J Pediatr Neurol 2019; 17(03): 095-104
DOI: 10.1055/s-0038-1641582
Review Article
Georg Thieme Verlag KG Stuttgart · New York

Neonatal Microbiome and the Gut–Brain Axis: Is It the Origin of Adult Diseases?

Yssra S. Soliman
1  Albert Einstein College of Medicine, Bronx, New York, United States
Islam T. Elkhateb
2  Department of Obstetrics and Gynecology, Cairo University Hospital, Cairo, Egypt
Hany Z. Aly
3  Department of Neonatology, Cleveland Clinic Children's Hospital, Cleveland, Ohio, United States
› Author Affiliations
Funding None.
Further Information

Publication History

13 December 2017

02 March 2018

Publication Date:
13 April 2018 (online)


The gut–brain axis may contribute to the pathophysiology of a variety of neuropsychiatric diseases and chronic illnesses of adulthood. A literature search was completed using PubMed and the following keywords: “gut microbiota,” “breast milk,” “schizophrenia,” “irritable bowel syndrome,” “obesity,” “anorexia and bulimia nervosa,” and “depression.” The search was limited to articles available in English and published in the past 20 years. The human microbiota is essential to normal structure and function. The relationship of microbiota and the central nervous system is called the gut–brain axis, which may be responsible for many pathologic conditions. Research is needed to confirm this association and unveil the pathogenesis of this phenomenon.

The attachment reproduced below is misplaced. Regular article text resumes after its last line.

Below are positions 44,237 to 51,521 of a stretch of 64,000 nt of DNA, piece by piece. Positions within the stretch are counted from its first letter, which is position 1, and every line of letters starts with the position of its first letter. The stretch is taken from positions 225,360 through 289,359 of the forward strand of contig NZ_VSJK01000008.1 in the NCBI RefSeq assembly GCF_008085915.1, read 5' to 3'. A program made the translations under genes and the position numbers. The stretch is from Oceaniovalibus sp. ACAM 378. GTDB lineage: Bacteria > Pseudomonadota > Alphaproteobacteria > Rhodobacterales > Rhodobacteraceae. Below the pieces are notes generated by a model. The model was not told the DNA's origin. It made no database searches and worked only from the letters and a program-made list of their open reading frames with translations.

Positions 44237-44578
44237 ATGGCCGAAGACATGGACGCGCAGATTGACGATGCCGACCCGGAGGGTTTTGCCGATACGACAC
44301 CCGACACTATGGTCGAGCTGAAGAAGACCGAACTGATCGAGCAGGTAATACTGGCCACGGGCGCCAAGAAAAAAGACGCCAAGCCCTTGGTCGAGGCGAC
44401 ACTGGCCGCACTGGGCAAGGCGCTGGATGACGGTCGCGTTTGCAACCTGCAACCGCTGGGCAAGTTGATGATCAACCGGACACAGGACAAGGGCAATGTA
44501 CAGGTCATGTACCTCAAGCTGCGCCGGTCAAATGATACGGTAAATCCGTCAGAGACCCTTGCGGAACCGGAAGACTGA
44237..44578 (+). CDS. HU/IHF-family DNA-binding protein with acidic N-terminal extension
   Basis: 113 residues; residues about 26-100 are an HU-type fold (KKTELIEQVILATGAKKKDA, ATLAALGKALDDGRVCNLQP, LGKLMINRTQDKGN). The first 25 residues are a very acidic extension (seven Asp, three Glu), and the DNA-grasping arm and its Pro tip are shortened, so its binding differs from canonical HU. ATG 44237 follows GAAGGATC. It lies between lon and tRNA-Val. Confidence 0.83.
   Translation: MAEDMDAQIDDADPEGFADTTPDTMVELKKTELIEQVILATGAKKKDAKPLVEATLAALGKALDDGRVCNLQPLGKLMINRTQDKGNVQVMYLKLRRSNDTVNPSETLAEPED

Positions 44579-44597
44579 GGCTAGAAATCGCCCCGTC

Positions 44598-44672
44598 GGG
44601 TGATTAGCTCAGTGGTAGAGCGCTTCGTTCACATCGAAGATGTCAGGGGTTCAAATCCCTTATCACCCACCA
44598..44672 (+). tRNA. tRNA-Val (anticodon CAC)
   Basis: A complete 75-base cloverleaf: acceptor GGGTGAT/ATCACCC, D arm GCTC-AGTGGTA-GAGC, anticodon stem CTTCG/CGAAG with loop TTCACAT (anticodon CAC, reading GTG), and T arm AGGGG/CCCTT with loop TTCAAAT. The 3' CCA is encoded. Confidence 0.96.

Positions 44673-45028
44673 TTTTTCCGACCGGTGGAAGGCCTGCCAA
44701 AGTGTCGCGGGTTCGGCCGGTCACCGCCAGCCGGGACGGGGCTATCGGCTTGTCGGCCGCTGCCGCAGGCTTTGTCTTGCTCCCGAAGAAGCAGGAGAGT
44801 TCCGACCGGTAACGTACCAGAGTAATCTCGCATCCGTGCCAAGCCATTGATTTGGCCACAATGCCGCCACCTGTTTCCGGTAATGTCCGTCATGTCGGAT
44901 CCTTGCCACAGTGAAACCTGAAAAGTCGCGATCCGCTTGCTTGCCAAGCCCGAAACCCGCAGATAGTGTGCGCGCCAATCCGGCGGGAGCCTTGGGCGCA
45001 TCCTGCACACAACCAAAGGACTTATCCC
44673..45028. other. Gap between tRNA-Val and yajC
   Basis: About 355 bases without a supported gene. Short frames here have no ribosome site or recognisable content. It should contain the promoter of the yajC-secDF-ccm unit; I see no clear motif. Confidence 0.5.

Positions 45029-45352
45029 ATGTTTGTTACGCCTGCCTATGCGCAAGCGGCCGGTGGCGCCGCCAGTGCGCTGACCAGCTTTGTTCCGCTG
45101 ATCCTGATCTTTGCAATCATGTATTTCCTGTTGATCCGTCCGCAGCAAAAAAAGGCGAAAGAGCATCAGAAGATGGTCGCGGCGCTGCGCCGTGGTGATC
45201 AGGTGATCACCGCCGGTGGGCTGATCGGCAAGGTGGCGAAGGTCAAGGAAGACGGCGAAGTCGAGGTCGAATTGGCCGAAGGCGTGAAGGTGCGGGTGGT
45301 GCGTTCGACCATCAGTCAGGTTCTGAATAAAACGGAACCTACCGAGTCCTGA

No approval from the Institutional Review Board is required.